My husband and myself were at Game 7 of the 2006 NLCS, where we saw Endy Chavez make a spectacular leaping grab and he threw the ball into 1st base to get the double play, and several mentions of "the catch of NLCS Game 7" appear on Fan Walk.
This place is great! Check out the Jackie Robinson Rotunda, stroll the concourses and drink! Citi Field is amazing, much like PNC in Pittsburgh. The Mets made it more Mets like prior to the 2010 season after many complaints from the Citi Field Faithful. More Mets colors and banners featuring former players now decorate the stadium.
First impressions upon seeing Citi Field is that stunning exterior. It's best seen when fans exit the train or subway station and climb down the stairs to the ballpark. The V shaped exterior and Jackie Robinson Rotunda are certainly amazing and it blew me away...however, I can totally see how Mets fans would be justifiably irritated by the exact resemblance to Brooklyn's Ebbets Field. A ballpark that played host to a team with no ties to the Mets. I do applaud management though for listening to fans and critics as they made steps to improve the stadium with the addition of the Mets Hall of Fame and more player/team tributes inside and out.
The inside design is nice and I like how they built up the outfield so you don't have to see the eyesore junkyards just beyond the stadium. Though some more views of Flushing Bay would have been nice. Fans are much closer to the field than at Shea...but be prepared that there are several seats where overhangs obstruct your view. The Centerfield area is probably the most enjoyable section in terms of making the ballpark more "Mets-ish" with the Shea Bridge and the Shake Shack. The Shake Shack has the best burger that I've tasted so far at a ballpark. Also, beer fans: there are 28 different brews available at a few of the stands!
Best food at a ballpark, only thing that is a negative is the street on the first base side behind ballpark.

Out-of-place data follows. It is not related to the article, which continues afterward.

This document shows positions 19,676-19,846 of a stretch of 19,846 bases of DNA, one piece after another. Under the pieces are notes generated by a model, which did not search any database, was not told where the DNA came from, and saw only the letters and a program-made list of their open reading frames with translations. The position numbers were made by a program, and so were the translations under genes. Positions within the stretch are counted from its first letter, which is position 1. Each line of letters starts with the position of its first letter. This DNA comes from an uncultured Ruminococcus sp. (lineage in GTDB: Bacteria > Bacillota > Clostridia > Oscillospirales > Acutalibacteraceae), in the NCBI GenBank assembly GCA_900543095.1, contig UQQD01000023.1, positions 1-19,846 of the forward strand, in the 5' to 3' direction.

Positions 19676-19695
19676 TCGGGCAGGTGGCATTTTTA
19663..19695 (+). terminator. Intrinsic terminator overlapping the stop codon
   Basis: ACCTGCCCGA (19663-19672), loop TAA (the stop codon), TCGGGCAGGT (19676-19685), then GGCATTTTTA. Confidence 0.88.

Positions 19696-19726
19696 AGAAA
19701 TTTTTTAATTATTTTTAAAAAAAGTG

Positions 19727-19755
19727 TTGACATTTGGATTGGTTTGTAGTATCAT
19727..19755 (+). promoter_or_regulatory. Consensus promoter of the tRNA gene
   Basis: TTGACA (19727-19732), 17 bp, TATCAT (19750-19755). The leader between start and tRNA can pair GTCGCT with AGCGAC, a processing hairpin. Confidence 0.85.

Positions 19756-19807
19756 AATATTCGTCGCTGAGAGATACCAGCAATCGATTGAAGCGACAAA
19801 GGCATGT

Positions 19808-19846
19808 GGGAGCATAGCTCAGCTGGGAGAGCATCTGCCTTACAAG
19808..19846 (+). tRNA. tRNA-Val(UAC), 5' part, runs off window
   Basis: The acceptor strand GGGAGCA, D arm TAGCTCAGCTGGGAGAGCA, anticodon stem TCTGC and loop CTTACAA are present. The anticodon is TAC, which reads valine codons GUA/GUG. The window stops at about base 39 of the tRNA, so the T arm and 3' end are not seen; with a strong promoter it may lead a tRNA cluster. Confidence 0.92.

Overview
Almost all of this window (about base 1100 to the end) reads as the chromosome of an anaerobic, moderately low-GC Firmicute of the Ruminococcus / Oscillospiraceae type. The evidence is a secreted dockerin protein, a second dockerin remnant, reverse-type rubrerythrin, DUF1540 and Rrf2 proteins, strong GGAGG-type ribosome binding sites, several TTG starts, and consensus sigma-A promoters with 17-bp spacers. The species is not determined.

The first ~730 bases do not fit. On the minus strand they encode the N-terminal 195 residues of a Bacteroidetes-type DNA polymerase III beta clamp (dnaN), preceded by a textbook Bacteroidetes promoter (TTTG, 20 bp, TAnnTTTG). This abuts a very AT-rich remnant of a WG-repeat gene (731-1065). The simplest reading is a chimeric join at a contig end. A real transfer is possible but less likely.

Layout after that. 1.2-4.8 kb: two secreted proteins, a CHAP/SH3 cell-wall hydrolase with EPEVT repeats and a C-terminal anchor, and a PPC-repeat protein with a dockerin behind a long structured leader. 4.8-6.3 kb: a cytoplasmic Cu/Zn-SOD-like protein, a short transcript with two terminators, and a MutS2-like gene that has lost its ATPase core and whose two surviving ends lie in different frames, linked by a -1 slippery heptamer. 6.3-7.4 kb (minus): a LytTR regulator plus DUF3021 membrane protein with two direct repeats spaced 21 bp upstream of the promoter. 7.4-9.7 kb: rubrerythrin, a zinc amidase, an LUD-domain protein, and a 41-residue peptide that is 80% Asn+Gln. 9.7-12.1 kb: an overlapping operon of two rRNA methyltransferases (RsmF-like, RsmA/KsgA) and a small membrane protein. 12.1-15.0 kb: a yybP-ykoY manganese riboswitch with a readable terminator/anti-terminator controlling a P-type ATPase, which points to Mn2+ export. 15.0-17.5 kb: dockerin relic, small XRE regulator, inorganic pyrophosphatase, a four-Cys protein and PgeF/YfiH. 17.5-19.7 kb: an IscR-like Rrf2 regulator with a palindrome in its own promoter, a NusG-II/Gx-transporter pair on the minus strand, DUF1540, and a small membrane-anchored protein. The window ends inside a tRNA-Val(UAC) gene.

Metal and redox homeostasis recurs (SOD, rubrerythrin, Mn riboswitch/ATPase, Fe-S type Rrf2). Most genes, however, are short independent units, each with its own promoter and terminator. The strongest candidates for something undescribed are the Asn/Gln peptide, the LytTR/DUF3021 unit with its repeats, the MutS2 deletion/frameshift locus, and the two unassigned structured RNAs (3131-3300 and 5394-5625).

Great parking, awsome atmosphere, A++
What amazes me is that they chose to build the new field at the same location as Shea. That neighborhood is absolutely surreal, as you walk through the blocks of auto mechanics and other auto shops in the neighborhood...
My take on Citi Field is that I miss Shea Stadium. If I was made of money my opinion may be different. It's a pretty ballpark on the outside but rather ugly on the inside. Don't be mislead. There are many bad seats or "blind spot" if you will. This is especially true for the ones located on the aisles where steps, a metal bar or a glass partition obstructs your view. The food selection there is excellent. Blue Smoke has a tremendous pulled pork sandwich. They added a stand on top of the rotunda on the promenade level right behind home plate where I sit. My location in section 516 row 3 is a bargain considering the prices in the ballpark as a whole. The view is great too unlike the majority of the seats regardless of what level you're on. As a everyday fan, my view may be a little warped but I'm going to see the game not the Shake Shack out in centerfield where I see people standing on line forever it seems. The ballpark has elevators but they're very small and they don't run often enough. For a so called first class facility, they did a poor job with them. Come to Citi Field and see for yourself. Everybody has a different need or want when it comes to the ballpark experience. Please be sure to pay Royalty a visit so we can enhance your experience in our own unique way. Thank you for reading my point of view. Yours truly, Gary Herman